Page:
The tourism industry, one of the sectors hardest-hit by the coronavirus, calls for help. The newly-announced border closures will cause major problems for them yet again, after the sector had just began to partly recover from the huge losses caused by the spring coronavirus restrictions.
While tourism virtually stopped in April and May, the summer essentially saw no major restrictions except for music festivals, tourism could slowly begin to recover. Especially in the countryside, since as a consequence of the restrictions and advisories, an increasing number of Hungarians chose to spend their holidays in the country instead of going abroad. As a result, Lake Balaton and popular domestic resorts did well during the summer, even contrary to the hectic weather. According to room booking portal szallas.hu, 34% of the domestic reservations during high-season were for the Lake Balaton area.
Those businesses, however, that heavily rely on foreign tourism, have been in bigger trouble. In June, nights spent by foreign tourists fell by 93.4% in Hungary.
As a result, experts agree that Budapest was the hardest hit where accomodation of foreign tourists amounts to 90%. According to the leader of Hungarian Hotel and Restaurant Association, while in July and August some businesses in the countryside could make up for the earlier loss, in Budapest this was not the case; in general, they couldn’t break–even.
There will certainly be lay-offs, and many qualified workers will choose other fields or go abroad, Tamás Flesch said, claiming that while he expected restrictions, the border closures surprised him. Therefore, the hotel industry expects the government to give support.
Tour guides face similar difficulties. According to the leader of the Federation of Hungarian Tourist Guides Éva Caesar, most of Hungary’s five thousand tour guides remained jobless and probably also already left the field.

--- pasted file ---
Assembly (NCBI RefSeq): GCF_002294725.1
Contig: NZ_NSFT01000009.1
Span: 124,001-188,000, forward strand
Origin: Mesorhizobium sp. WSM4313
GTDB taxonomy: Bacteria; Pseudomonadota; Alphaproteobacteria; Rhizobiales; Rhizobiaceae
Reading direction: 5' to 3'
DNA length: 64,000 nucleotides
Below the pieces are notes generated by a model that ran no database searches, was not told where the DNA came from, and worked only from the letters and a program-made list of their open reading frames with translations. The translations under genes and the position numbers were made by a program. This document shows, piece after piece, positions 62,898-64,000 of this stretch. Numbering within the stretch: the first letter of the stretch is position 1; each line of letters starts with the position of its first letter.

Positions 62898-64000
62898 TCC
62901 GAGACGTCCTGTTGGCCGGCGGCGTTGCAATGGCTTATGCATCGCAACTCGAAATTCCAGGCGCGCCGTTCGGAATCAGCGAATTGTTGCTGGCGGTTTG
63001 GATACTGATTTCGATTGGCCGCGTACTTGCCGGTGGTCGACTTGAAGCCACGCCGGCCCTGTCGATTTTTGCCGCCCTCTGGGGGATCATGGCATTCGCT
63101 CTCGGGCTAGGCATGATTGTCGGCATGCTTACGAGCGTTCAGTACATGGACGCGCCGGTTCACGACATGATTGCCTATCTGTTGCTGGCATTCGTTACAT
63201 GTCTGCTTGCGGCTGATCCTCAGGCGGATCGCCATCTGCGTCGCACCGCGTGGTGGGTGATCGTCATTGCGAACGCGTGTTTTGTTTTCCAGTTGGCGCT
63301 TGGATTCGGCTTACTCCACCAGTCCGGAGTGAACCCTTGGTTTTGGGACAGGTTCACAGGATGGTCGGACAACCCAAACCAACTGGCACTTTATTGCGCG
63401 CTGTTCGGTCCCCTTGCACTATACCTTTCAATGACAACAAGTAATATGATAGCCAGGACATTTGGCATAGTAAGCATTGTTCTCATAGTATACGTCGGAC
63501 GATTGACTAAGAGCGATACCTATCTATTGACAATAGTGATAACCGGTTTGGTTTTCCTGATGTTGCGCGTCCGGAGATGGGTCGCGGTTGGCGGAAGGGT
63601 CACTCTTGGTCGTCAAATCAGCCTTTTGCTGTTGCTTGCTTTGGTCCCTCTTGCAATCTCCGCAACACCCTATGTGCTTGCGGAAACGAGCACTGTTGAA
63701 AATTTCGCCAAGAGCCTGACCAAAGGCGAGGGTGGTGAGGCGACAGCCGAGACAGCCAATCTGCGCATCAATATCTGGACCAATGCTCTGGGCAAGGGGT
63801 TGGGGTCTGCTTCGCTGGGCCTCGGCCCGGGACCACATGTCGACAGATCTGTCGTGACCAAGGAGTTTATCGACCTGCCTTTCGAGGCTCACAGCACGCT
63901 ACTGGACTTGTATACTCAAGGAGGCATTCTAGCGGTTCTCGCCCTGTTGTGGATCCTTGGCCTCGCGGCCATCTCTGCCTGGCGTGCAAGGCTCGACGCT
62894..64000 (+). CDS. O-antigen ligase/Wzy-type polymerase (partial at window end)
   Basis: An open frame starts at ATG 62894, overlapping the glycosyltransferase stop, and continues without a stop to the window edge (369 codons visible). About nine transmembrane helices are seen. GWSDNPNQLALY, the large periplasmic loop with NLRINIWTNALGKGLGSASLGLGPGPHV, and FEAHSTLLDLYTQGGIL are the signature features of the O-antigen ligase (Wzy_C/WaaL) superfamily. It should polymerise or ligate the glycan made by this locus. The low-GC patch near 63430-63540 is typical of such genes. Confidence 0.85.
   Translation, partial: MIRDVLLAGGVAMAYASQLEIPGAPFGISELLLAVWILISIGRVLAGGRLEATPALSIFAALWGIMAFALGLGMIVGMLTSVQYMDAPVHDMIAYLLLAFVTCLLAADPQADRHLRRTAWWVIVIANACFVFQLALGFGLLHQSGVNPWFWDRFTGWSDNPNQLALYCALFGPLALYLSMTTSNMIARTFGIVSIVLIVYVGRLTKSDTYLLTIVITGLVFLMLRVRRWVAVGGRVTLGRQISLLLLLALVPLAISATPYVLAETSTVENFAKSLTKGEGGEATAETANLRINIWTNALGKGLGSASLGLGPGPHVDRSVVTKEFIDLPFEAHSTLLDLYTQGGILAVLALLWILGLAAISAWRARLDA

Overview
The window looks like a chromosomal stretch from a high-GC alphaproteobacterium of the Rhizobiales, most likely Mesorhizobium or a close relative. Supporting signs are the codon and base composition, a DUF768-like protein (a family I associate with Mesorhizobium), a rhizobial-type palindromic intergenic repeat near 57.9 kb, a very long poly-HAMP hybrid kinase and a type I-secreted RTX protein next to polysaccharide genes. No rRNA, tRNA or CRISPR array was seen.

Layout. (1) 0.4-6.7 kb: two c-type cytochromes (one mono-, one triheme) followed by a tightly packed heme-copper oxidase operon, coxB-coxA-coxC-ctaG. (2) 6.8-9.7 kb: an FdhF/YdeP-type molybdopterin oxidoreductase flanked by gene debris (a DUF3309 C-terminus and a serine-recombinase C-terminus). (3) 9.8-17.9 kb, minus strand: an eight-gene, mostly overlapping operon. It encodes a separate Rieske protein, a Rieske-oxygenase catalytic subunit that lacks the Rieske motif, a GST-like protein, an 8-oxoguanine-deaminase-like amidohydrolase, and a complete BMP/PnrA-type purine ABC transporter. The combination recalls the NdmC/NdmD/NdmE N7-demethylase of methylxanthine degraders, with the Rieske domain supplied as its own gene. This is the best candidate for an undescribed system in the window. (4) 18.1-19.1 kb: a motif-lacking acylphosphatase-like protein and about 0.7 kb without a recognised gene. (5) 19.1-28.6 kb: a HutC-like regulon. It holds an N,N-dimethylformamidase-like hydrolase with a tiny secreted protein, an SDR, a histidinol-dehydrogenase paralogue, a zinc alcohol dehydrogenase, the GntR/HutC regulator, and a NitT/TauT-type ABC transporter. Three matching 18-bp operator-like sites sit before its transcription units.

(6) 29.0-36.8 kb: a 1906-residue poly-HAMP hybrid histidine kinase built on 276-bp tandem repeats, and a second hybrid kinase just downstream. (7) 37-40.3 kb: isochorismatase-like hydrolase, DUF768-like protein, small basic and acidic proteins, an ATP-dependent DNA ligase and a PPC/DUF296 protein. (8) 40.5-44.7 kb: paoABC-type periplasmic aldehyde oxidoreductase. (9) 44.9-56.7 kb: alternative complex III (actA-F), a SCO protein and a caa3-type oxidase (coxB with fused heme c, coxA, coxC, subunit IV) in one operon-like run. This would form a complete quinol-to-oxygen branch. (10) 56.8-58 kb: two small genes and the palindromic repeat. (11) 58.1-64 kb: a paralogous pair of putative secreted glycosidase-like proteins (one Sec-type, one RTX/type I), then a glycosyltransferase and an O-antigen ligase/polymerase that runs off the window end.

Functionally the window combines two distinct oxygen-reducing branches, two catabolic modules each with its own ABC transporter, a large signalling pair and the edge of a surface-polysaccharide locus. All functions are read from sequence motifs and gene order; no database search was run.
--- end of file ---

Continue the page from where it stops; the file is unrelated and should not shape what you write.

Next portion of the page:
“This latest announcement is just another blow for us,” Caesar said, arguing that only some of them could work during the summer, adding that employers rather tend to employ retirees, due to tax reasons. She also revealed that only 10% of them work in the countryside, the rest are in the capital, and now they are trying to teach languages instead. She also stated that they have been trying to get help from politicians since March, but other than promises, they haven’t received anything.
Travel agencies are also undergoing difficult times. To date, the pandemic has forced two of them (Robinson and Aeolus) to close.
According to Judit Lázár, the managing director for the local business of EETS, the situation has by now become “hopeless.” While so far they have been convincing clients that Hungary was safe and calm, all of a sudden, they had to tell clients that they can’t come,” revealing that since the government announced the new travel restrictions, cancellations are ongoing. Therefore, she doesn’t expect that by Christmas the business will come back to or near normalcy, as the overnight annoucement about the border closures fractured Hungary’s reliability.
Another leader claimed that travel agencies are now using up their last reserves. If the entry restrictions remain in place for more than one month, thousands of people will lose their jobs, leader of the Association of Hungarian Travel Agencies (MUISZ) Judit Molnár told infostart.hu. She also said that the agencies hope that the measures will only last for a month, as it would be “tragic” if not only the off-season (September-October), but Christmas-time would be affected or canceled.
“We are waiting for state support, as professionals want to work, but they can’t (…) The question now is not whether travel agencies are going bankrupt or not, but whether how many jobs could be saved, how many families’ livelihoods,” she concluded.
featured image illustration via Zoltán Máthé/MTI